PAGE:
Serious injuries can have a long-lasting or permanent impact on a person’s life, and in some cases, they can affect a person’s ability to work. Fortunately, those who suffer these types of injuries while on the job have the right to receive workers’ compensation that will cover the costs of their immediate and ongoing medical care and provide disability benefits to address their loss of income. For those who have suffered injuries that will permanently affect their health and well-being and their ability to work, different types of permanent disability benefits are available. Permanent partial disability (PPD) benefits will cover situations where a person is able to return to work, but their injuries have limited the income they are able to earn or have permanently damaged parts of their body.
Types of Permanent Partial Disability Benefits
A worker may suffer a permanent partial disability (PPD) if they completely lost a part of their body through amputation, completely or partially lost the use of one or more parts of their body, or lost partial use of their entire body. Being unable to perform activities or work-related tasks that a person could do previously is considered a loss of use. PPD benefits will usually be calculated using the person’s average weekly wage (AWW) that they earned during the 52 weeks before their injury.
Before a person can receive PPD benefits, they must reach a condition of “maximum medical improvement” (MMI) in which any further treatment would not impact their ability to work. At this point, they may be eligible for one of the following types of benefits:
- Scheduled injuries - A specific amount may be paid out for the complete loss of a body part or the permanent loss of use of a body part. This amount is determined using a schedule of injuries, which specifies the number of weeks of pay that each body part is “worth.” The number of weeks will be multiplied by the percentage of loss the employee has experienced in that body part to determine the total number of weeks of pay. The worker will receive 60% of their AWW for that number of weeks. For example, an index finger is worth 43 weeks, so if a person experienced an injury that resulted in a permanent loss of 50% of the use of that finger, their injury would be worth 21.5 weeks of pay. Their total benefit would be calculated by multiplying 60% of their AWW by 21.5.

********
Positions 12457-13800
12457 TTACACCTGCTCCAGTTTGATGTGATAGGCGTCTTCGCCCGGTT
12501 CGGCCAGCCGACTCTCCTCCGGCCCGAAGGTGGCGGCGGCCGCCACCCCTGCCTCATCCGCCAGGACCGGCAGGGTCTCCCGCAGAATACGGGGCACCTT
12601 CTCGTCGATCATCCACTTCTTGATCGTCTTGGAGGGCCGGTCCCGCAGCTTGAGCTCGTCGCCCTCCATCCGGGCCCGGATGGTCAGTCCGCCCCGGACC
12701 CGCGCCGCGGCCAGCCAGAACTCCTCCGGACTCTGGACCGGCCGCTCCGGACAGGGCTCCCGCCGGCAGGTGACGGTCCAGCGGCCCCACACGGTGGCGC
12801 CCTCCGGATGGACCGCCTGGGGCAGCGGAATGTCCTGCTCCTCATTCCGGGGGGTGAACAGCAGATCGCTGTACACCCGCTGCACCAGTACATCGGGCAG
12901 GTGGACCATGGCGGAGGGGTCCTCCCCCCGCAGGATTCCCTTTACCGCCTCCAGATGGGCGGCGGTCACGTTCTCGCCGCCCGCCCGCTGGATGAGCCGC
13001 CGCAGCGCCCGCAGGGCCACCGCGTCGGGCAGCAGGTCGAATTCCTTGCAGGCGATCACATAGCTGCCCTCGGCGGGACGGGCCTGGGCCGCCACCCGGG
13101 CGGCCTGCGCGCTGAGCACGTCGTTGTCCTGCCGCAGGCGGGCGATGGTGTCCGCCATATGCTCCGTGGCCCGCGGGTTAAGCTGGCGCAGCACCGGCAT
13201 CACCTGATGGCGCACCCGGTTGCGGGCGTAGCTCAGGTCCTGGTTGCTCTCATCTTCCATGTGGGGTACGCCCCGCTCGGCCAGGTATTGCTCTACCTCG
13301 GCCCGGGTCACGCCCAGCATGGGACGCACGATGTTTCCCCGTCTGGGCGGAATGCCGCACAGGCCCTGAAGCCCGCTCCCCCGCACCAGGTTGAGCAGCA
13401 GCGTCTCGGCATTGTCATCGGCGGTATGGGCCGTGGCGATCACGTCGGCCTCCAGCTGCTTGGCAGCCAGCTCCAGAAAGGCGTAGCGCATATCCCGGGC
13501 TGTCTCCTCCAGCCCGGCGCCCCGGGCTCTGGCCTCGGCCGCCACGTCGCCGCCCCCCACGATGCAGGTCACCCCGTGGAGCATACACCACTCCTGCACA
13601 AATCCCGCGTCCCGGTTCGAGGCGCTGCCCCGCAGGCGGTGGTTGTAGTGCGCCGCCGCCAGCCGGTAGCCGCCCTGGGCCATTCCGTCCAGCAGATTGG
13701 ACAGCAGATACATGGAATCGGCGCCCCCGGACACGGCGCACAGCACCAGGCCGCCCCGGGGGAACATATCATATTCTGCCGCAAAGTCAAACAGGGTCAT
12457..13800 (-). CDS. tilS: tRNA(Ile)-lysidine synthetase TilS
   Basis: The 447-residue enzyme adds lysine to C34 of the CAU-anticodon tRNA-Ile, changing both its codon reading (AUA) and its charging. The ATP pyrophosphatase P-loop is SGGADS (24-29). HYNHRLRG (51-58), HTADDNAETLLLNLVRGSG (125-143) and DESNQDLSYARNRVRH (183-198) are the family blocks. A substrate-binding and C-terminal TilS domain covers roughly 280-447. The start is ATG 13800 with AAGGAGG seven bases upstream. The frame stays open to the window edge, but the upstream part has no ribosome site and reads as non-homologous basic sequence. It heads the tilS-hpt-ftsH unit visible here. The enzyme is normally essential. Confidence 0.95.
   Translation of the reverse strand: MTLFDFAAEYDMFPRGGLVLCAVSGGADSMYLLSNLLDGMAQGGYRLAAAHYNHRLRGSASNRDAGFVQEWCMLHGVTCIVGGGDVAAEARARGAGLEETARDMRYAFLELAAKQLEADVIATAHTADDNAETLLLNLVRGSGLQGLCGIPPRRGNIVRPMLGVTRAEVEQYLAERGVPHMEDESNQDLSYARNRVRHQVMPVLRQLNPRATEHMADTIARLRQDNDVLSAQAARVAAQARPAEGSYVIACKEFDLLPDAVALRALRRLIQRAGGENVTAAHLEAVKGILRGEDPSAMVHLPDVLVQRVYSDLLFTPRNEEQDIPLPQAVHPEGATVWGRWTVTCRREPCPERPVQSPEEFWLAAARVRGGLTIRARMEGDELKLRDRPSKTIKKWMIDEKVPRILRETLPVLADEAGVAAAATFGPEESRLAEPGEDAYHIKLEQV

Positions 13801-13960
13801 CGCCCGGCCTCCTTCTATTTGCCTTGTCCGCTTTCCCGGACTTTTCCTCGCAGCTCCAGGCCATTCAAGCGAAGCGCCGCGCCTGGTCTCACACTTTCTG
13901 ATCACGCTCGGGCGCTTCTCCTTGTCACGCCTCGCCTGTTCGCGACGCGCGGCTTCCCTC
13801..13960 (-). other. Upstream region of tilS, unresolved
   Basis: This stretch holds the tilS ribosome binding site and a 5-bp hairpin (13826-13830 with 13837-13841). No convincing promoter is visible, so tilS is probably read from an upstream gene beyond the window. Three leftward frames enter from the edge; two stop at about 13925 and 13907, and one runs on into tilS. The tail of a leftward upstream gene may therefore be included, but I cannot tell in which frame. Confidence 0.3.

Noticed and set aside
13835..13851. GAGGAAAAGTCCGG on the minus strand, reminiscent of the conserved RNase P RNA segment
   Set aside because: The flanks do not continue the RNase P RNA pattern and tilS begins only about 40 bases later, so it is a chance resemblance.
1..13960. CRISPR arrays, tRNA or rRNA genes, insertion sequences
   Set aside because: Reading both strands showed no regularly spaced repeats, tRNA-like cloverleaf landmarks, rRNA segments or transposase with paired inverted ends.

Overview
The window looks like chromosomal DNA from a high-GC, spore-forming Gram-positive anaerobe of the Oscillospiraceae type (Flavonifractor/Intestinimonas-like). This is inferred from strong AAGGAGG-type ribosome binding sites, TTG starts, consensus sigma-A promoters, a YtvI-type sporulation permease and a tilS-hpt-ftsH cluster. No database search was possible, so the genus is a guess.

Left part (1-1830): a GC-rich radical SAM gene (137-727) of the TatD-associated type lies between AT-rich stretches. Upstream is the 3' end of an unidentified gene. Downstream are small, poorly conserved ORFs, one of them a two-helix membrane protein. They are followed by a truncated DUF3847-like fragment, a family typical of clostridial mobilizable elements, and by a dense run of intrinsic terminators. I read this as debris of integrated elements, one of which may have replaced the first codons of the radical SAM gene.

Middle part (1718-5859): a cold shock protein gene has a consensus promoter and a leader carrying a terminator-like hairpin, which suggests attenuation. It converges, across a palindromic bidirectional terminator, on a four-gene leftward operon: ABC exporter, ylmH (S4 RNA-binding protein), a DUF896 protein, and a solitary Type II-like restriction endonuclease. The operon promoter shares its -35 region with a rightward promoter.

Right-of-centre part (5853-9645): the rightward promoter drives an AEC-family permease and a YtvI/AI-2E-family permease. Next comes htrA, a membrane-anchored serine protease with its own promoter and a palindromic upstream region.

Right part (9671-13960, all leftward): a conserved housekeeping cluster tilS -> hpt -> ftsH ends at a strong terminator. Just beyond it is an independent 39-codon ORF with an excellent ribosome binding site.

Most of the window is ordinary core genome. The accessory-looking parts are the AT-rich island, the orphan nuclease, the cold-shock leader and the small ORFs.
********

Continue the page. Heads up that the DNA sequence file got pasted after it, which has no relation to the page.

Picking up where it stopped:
- Non-scheduled injuries - If the part or parts of the body that were injured are not included in the schedule of injuries, a worker may receive benefits for the percentage of loss they experienced in their “person as a whole.” In these cases, 500 weeks of pay will be multiplied by the percentage of loss of the person as a whole. For example, if a person suffered a 5% loss of the person as a whole, their injury would be worth 25 weeks. Their total benefit would be calculated by multiplying 60% of their AWW by 25.
- Wage differential - For injured workers who are able to return to work at a new position in which they earn less than they made before their injury, benefits will cover two thirds or 66.7% of the difference between what they currently earn and what they would have been able to earn in their previous position. These benefits will be paid for five years or until the employee reaches the age of 67, whichever occurs later.
- Disfigurement - Injuries that result in permanent disfiguring scars to the face, head, neck, upper chest, arms, hands, or lower legs are worth a maximum of 162 weeks of pay. The appropriate number of weeks will be multiplied by 60% of the person’s AWW.
Contact Our Kane County Workers’ Comp Disability Attorneys
Recovering from a permanent disability can be difficult, and workers’ compensation benefits can be essential for helping a person and their family get back on their feet. At Kinnally Flaherty Krentz Loran Hodge & Masur P.C., we can help you file a workers’ comp claim, and we will fight to make sure you receive the maximum benefits you deserve. Contact our Aurora workers’ compensation lawyers today at 630-907-0909 to arrange your free consultation.